The latest contracted multimillionaire is none other than SIU Carbondale's own Chris Lowery, whose seven-year, $750,000/year contract extension was announced yesterday.
Now it isn't even basketball schools that are spending like crazy to build winning programs. Until Billy Gillespie arrived three years ago, Texas A&M's chancellor didn't know the Aggies had a basketball team. Just Friday, they announced his new $1.7 million-a-year contract. "While it's embarrassing for me to be compensated so well to perform my passion for a school I love …" started a statement from Gillespie, and well, he really isn't too embarrassed, is he?
More than Kentucky paying $3 million a year, it's Quinnipiac paying $300,000. Connecticut's Tom Moore had been an assistant for Jim Calhoun for 12 years and turned down a lot of small Division I jobs along the way. Before him, Moore watched Calhoun's assistants get DePaul and George Washington. He no sooner would have taken the Quinnipiac job than tell Calhoun to sit down and shut up as he berated his coaches on the bench.
Well, Quinnipiac built a $55 million gym, and just guaranteed Moore $1.5 million over the next five years, so there he was, working through the Hilton lobby Friday, leaving the Big East for the Northeast Conference.
"I was obviously pleasantly surprised when they started talking about figures in that vicinity," Moore said. "I think it's great for the whole league because every time a school in the league sets the bar high, I think everyone else tries to raise their level, too."
Is the world a better place if St. Francis (Pa.) and Monmouth want to ante up on winning programs? Really? Moore interviewed for five openings last year and heard two university presidents ask him: "How can we become the next George Mason?"
Here's the answer: You don't, so get over yourself. This is the voodoo economics of college basketball, the trickle down from Kentucky to Quinnipiac. NCAA president Myles Brand threw up his hands this week and said that the NCAA could do nothing to stop the runaway salaries in his sport. As history has shown, the bigger the rewards, the bigger the corruption. Cheating never has been so sophisticated in the sport, and the money changing hands has never been worse. Ask any coach in a private moment and he'll just shake his head and sigh. Most know they're living in a house of cards, and it all can come crashing down at anytime.But they'll run the risk because one guaranteed contract, and maybe one extension, makes them multimillionaires for life.
The denizens of Saluki Nation are ecstatic that SIUC has managed to keep a coach who is, at the ripe old age of 34, both a veteran coach and one of the brightest rising stars in the coaching cadre.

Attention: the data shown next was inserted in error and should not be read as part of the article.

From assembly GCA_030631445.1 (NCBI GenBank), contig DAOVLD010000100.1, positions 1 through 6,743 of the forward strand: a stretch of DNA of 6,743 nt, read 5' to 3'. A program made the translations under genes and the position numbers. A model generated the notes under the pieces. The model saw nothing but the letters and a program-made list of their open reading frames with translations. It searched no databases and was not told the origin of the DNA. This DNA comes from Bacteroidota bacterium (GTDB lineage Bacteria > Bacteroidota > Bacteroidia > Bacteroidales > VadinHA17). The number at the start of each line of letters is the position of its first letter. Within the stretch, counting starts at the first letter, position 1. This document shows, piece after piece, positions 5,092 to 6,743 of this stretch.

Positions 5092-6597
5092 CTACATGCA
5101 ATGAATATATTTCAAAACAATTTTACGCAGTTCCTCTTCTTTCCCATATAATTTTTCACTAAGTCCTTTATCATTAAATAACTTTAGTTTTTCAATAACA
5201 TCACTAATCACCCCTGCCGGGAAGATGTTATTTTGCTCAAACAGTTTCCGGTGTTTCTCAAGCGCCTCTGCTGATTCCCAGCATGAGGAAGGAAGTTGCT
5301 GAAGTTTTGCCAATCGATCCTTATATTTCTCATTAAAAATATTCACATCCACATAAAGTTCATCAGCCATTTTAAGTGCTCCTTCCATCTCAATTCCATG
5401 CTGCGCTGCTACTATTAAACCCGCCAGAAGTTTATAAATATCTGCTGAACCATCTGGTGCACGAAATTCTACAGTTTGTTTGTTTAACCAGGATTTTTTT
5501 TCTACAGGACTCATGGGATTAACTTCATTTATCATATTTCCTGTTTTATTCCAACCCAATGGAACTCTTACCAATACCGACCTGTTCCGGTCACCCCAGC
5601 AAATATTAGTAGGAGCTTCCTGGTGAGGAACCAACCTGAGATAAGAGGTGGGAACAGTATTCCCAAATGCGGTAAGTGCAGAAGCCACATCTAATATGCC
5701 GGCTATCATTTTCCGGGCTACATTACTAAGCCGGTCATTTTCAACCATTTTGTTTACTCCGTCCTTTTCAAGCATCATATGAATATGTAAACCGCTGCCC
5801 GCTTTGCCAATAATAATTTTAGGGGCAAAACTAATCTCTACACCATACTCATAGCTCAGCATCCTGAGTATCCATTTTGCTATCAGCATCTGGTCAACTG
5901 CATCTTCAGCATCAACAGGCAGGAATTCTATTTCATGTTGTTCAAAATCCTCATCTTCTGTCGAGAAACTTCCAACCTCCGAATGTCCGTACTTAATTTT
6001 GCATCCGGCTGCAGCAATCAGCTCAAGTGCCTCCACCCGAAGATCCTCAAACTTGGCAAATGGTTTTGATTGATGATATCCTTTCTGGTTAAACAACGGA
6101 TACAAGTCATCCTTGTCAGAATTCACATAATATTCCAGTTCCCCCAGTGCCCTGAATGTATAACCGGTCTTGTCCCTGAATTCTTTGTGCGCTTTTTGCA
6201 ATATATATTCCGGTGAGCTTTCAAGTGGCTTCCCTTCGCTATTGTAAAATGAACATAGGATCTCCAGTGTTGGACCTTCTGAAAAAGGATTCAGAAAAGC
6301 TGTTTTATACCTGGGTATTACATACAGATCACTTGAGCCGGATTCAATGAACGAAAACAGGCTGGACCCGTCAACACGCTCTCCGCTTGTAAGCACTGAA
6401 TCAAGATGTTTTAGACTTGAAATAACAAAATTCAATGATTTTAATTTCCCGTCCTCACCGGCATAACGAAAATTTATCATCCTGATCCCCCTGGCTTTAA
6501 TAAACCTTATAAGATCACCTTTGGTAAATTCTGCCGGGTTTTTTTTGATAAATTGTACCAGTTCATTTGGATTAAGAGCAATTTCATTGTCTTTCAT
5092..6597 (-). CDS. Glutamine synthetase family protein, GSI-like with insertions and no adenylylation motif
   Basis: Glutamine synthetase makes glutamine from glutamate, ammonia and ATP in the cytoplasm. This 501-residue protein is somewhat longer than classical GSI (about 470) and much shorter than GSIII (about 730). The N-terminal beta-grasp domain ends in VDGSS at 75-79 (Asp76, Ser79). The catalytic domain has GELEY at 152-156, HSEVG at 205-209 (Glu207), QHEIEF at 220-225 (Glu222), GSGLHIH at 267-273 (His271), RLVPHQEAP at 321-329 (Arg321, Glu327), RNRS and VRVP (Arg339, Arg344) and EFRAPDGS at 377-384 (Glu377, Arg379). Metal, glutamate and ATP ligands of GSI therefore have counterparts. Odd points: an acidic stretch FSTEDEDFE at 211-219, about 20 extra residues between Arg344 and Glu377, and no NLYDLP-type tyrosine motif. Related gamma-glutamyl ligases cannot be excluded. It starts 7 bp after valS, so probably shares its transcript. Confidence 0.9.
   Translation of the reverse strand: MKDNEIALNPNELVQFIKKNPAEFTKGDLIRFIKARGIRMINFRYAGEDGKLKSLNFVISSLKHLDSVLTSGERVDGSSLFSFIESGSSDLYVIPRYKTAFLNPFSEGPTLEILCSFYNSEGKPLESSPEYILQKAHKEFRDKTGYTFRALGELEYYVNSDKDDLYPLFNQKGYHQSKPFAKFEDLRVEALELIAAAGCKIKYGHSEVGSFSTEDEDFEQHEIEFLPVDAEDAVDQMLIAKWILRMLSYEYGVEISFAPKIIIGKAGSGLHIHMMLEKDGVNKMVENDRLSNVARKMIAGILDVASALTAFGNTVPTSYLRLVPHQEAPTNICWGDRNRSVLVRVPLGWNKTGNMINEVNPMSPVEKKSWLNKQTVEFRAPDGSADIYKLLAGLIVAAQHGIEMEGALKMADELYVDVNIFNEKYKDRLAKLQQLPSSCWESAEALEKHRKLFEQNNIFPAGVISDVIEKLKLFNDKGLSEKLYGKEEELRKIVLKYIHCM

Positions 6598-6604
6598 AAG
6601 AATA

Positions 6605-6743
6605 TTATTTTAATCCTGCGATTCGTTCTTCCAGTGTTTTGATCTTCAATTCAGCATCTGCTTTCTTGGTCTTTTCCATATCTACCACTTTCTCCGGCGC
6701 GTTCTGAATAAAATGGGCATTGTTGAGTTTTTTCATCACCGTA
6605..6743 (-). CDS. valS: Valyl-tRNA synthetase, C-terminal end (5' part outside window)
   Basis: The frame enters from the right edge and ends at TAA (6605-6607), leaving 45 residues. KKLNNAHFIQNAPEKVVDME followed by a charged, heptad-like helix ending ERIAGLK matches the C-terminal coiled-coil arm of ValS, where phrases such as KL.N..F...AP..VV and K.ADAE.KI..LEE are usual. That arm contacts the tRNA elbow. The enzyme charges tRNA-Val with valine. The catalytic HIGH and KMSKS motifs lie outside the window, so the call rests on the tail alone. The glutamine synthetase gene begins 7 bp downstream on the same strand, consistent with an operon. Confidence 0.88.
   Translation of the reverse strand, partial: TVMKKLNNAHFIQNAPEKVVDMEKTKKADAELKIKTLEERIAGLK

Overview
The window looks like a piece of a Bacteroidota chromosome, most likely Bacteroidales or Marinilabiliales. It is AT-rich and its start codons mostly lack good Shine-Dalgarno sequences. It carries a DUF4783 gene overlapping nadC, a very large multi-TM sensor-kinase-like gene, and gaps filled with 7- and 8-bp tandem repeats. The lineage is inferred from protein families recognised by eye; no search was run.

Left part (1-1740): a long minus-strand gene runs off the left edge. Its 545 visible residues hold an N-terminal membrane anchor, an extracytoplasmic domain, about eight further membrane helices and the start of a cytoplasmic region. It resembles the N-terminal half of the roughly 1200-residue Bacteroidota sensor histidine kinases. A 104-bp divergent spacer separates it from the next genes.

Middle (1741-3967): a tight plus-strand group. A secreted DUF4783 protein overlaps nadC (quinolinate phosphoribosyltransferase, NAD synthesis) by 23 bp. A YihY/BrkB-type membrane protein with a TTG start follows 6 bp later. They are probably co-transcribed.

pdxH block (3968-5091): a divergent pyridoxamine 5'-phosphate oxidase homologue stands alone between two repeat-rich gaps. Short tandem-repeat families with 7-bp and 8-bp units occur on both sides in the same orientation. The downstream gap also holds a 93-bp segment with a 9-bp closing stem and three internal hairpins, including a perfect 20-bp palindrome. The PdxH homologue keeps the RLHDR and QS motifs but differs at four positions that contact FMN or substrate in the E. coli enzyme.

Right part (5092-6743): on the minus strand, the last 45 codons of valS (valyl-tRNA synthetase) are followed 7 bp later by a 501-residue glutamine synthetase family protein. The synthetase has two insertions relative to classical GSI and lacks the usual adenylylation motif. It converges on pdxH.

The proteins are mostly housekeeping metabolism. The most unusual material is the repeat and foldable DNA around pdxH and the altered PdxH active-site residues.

As is our new Athletic Director 'Super Mario' Mocca:
Director of Athletics Mario Moccia said the contract sends a strong message about the University's commitment to keeping the 34-year-old head coach, who has been the youngest head coach in the NCAA Tournament each of the last three years.
"Our basketball program is not only a vital part of the athletic department, it's also a critical component of the University as a whole," Moccia said. "Given Coach Lowery's track record as a head coach, we felt it was essential to retain him. It gives our athletic program and our University the opportunity to expand their horizons."
As is SIU President Glenn Poshard:
"The success that he's shown, being the winningest coach in SIU history over the first three years that he's coached, he's deserving," Poshard said. "I know there's a lot of folks that think it's a lot of money and so on, but this is market demand. That's the way you have to deal with it if you want a good program."As is Missouri Valley Conference Commish Doug Elgin:
"I think it is a statement of how committed Southern Illinois is to keeping its basketball program at a very high level," Missouri Valley Conference commissioner Doug Elgin said. "There's no question that this does send that message."Do not get me wrong, I am delighted for Chris, who performs admirably in all three of the areas which should be demanded of coaches - he graduates his players, serves as an excellent ambassador for the University, and wins. At the same time, it is clear that the voodoo economics of College Basketball which Wojarowski decries has arrived at SIUC. Whether I should actually be delighted for the University is an open question.
At a University where, for the last year, the faculty and staff have been asked to both look for savings and prepare for future cuts, it is only natural that there was considerable grumbling in the hallways today about where the money for Lowery's half-million/year raise is coming from. Both AD Mocca and SIU President Glenn Poshard have been cagey on this question. The Southern Illinoisan reported:
Poshard said he did not know how much of Lowery's salary would be paid by public funds, but that several donors apparently helped make the deal easier for SIU to offer.And according to our student newspaper the Daily Egyptian:
Athletic Director Mario Moccia said "a lot of the money" for Lowery's raise in pay will come from private donors, some of which he is meeting with in Atlanta, where he is with Lowery for the NCAA Final Four.Fine. The question for Dr. Poshard is why he has not been able to tap any donors for the bargain $2 million which will be required to complete the seventh and eighth floors of the library. Should that not be a higher priority than keeping a coach for an extra $3.5 million?
"All along we talked about targeting new sources of revenue like those floor seats, but in addition private money by individuals," Moccia said. "There's a big outpouring of support to keep coach Lowery among alumni, certainly during our run to NCAA Tournament, and a lot of those folks had pledged to assist in the ability to keep him."